By Aram Arkun
BROOKLYN, N.Y. — Brooklyn used to be an important center for Armenian-Americans a century ago, but somehow until the last few decades the Armenian population there had dwindled. Then an influx of immigrants from Armenia and other parts of the former Soviet Union changed the situation. Nonetheless, there are still only a few recognizable centers for Armenians in Brooklyn — a restaurant, an Armenian Saturday school affiliated with the Diocese of the Armenian Church and an Armenian Catholic cathedral immediately come to mind. Brooklyn Bread House, a new bakery in the Brooklyn neighborhood of Sheepshead Bay, looks like a good candidate for addition to this list.
Its founder, Khoren Badalyan, is a native of Gavar, Armenia. He came to this country in 2001, intending to work in construction and renovation. He brought with him his wife, Amalya, and his two sons (also specialists in construction), all from Yerevan. They noticed that there was no lavash, a type of Armenian flat bread, baked fresh in the New York area. Armenians were buying it primarily from bakeries in Los Angeles. The Badalyans recognized this as an opportunity and because Khoren’s parents and brothers in Armenia worked as bakers, they already knew what to do. The timing was right, as the construction industry had taken a downturn along with the rest of the American economy.
Khoren and his family first prepared a model oven in their backyard, and when this worked well, they felt confident enough to order the necessary parts and built a full-scale oven for their new venture. They opened their store in August and thanks largely to word of mouth, they soon began selling around 200 to 220 pieces of lavash a day. People from places like Boston would take lavash back home with them and orders began coming from cities as far away as Chicago. Initially the Badalyans sent lavash to various stores in Manhattan, but as local demand grew, they stopped this. Their output is just enough for the area now. Even so, customers who come late in the day are often out of luck because the supply runs out early, especially on weekends. This was the case when I visited the store. The lavash is prepared fresh at 4 a.m. each day, and has to cool down before it can be packaged for customers.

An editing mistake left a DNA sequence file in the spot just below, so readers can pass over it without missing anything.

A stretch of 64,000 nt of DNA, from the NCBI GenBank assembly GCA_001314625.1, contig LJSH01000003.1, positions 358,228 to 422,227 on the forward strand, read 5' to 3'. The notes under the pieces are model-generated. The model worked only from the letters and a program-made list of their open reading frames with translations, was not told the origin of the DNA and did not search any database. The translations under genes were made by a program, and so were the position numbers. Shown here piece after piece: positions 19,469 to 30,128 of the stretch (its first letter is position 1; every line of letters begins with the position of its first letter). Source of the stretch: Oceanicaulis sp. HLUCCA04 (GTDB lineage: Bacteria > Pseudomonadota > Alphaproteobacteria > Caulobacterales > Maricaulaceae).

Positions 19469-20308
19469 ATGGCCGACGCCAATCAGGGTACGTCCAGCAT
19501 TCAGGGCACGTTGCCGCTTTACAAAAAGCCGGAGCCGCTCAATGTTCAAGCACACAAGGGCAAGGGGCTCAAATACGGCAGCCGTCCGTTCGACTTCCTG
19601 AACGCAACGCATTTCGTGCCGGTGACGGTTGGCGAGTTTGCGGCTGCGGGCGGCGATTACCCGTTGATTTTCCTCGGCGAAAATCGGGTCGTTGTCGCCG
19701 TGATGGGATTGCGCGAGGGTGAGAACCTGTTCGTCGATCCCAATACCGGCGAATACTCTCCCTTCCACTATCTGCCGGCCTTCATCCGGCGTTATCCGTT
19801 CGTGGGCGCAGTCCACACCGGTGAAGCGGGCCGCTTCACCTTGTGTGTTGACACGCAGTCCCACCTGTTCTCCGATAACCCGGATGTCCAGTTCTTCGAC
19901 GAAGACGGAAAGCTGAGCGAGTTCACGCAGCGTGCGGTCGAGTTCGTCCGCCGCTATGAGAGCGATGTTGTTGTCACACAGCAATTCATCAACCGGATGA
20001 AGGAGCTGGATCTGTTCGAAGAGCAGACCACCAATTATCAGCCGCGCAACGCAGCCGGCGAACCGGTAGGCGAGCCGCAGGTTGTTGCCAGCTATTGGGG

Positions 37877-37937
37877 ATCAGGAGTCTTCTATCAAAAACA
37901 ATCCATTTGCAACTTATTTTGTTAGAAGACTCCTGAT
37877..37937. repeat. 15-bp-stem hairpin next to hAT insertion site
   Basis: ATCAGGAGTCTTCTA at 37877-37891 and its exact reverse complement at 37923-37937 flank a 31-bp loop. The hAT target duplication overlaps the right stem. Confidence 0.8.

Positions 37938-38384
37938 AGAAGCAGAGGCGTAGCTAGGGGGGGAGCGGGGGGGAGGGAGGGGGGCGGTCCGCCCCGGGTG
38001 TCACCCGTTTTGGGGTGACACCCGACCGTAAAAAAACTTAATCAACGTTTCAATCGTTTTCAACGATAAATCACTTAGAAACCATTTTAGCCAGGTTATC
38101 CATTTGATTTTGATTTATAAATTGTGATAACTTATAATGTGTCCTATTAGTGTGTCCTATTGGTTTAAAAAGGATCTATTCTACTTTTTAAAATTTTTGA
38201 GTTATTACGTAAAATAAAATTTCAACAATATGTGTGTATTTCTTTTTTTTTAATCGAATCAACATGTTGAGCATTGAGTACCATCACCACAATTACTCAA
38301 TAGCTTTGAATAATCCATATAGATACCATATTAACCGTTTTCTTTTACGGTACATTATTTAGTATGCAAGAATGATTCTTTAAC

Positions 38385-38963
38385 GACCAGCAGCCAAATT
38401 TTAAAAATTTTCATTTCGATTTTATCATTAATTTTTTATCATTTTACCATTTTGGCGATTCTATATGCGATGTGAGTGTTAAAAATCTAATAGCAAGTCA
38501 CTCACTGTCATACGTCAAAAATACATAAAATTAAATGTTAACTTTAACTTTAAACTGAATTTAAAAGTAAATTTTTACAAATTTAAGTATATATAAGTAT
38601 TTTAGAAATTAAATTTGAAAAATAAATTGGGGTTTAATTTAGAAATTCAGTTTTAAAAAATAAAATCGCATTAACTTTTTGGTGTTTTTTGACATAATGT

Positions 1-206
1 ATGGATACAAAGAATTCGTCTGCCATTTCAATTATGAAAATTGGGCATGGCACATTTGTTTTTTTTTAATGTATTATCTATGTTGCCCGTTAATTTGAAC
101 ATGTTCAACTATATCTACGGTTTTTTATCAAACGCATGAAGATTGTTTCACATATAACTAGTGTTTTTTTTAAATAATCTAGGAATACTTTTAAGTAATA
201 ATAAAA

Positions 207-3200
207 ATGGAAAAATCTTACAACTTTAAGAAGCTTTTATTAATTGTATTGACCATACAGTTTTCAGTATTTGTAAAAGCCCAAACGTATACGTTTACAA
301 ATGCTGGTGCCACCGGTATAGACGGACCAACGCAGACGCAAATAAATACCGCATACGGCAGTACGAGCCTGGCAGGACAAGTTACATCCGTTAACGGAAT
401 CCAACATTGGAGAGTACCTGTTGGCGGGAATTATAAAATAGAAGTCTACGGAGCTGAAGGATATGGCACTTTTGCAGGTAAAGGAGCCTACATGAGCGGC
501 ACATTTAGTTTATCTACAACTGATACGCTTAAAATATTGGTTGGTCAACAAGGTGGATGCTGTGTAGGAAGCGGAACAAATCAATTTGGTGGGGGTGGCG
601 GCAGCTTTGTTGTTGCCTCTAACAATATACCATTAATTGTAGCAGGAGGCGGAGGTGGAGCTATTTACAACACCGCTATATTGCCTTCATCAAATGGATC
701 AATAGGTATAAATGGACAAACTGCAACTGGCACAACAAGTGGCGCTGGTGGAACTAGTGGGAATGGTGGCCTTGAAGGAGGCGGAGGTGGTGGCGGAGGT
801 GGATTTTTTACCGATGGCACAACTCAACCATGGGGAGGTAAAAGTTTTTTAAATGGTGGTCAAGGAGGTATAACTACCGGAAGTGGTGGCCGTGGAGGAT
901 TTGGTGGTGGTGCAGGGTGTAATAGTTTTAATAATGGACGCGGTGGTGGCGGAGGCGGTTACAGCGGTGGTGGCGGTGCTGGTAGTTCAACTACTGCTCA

In addition to Armenians of the New York metropolitan area, Russians, Jews and New Yorkers of various other backgrounds have discovered the wide range of products of the Brooklyn Bread House. Desserts are all made in-house, and in addition to Armenian gata and baklava, include non-Armenian favorites such as Napoleons and éclairs. Khachapuri (a cheese-filled pastry equivalent to börek of the Western Armenians and Turks), and several Georgian breads like shoti are prepared daily and Ajarian khachapuri (cheese-filled bread with egg on the top) and lahmejun (a type of meat pizza) are prepared to order.
Despite the name of the store, Brooklyn Bread House is already more than a bakery. Khash (boiled cow’s feet) and various soups are available and the Badalyans plan to eventually add Armenian khorovats or barbecue, and the kufta of Gavar to their offerings. Khoren Badalyan has already begun experimenting with the preparation of khorovats. The Badalyans offer buffet-style cooked meals of chicken, sausage and other foods ready for purchase each day. Customers can enjoy Armenian coffee, and also purchase various types of Armenian cheese and canned or pickled goods.